41 Pages Posted: 4 May 2012
Date Written: May 1, 2012
Only “dangerous” individuals may be indefinitely detained. Is a one percent chance of a future crime clear and convincing evidence of dangerousness? For sex offenders, fear and uncertainty in case law leave open this passage to limbo. This article closes it.
The due process balancing test used to evaluate standards of proof provides the framework. This article explains the relationship between the standard of proof and the definition of “dangerous” and argues that only an approach combining the two is consistent with the Constitution.
Applying decision theory with assumptions favoring the government, this article calculates a minimum likelihood of recidivism for commitment. Of the 20 jurisdictions with sex offender commitment, just one requires something close to that constitutional floor. Thousands have been detained applying unconstitutional standards, and the vast majority remains so.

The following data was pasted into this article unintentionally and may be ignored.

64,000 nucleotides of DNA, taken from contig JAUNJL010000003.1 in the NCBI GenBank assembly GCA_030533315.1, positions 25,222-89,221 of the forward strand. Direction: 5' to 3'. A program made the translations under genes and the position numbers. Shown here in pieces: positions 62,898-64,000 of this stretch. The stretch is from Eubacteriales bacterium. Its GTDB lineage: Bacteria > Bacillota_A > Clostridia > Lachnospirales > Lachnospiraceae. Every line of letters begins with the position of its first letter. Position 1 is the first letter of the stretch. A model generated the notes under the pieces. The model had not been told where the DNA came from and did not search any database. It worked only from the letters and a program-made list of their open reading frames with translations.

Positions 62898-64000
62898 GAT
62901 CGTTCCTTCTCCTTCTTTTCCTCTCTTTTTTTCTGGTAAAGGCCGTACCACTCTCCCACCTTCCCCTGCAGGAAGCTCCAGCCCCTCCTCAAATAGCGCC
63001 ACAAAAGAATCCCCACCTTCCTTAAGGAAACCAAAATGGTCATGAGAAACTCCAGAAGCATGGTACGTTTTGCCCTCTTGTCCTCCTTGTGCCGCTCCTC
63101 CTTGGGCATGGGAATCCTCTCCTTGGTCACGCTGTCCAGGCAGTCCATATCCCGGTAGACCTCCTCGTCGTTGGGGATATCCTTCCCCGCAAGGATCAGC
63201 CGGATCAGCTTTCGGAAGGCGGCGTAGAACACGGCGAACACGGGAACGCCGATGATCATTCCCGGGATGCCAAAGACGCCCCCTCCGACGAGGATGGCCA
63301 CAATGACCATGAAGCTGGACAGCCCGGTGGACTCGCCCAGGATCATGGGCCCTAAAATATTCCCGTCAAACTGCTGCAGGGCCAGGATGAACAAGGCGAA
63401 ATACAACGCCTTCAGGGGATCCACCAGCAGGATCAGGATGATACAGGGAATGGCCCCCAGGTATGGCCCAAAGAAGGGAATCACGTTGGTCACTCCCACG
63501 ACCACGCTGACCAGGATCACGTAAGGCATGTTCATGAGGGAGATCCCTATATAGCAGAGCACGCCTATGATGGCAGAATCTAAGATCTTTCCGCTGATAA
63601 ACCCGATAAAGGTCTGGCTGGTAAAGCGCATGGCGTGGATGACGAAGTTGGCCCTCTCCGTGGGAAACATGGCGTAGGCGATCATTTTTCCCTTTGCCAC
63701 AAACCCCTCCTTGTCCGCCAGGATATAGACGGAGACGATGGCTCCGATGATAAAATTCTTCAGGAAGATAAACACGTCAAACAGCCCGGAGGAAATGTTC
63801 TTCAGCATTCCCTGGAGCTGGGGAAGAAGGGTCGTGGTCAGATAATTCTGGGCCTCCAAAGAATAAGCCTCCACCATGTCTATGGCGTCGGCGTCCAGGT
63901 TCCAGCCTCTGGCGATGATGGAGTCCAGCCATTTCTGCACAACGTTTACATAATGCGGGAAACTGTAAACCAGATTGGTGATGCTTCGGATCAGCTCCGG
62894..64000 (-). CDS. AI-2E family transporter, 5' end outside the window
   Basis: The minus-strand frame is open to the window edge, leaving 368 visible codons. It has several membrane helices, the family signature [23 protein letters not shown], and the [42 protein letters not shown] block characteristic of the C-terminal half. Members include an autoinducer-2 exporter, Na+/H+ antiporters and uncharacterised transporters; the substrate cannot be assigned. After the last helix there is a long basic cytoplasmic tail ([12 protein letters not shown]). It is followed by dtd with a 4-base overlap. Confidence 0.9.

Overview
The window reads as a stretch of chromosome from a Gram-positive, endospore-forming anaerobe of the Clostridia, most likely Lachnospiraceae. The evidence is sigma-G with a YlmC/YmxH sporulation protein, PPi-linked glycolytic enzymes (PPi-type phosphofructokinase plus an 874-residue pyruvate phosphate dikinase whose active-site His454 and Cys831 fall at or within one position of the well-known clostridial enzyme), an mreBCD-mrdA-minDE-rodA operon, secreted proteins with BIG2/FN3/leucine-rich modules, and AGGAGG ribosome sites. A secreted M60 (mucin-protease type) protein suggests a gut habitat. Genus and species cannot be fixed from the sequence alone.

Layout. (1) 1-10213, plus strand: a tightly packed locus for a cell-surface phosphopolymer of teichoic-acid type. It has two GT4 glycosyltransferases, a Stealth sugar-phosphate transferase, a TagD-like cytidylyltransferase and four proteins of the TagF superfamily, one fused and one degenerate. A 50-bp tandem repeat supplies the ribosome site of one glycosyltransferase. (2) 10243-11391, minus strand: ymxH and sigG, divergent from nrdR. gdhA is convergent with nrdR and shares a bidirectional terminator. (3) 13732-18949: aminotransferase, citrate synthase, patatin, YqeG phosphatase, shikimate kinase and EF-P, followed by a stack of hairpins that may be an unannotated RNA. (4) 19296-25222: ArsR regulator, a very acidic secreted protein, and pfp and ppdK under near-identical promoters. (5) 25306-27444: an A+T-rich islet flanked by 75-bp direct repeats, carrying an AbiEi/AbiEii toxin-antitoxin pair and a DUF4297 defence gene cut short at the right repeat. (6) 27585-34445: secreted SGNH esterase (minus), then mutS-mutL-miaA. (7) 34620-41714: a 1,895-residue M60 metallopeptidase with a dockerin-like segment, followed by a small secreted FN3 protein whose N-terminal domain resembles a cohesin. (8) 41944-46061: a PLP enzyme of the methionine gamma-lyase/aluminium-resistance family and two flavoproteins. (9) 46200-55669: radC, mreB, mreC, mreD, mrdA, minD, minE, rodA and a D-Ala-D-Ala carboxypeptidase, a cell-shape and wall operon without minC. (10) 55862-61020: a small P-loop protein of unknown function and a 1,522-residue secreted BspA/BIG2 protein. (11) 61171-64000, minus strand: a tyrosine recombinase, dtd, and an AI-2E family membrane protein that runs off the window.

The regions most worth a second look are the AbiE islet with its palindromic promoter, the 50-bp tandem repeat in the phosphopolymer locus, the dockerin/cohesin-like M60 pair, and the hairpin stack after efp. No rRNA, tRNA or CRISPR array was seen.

Keywords: sexually violent predator, civil commitment, preventive detention, due process, standards of proof, dangerousness
Suggested Citation: Suggested Citation
Vars, Fredrick E., Delineating Sexual Dangerousness (May 1, 2012). Houston Law Review, Vol. 50, Forthcoming; U of Alabama Public Law Research Paper No. 2050994. Available at SSRN: https://ssrn.com/abstract=2050994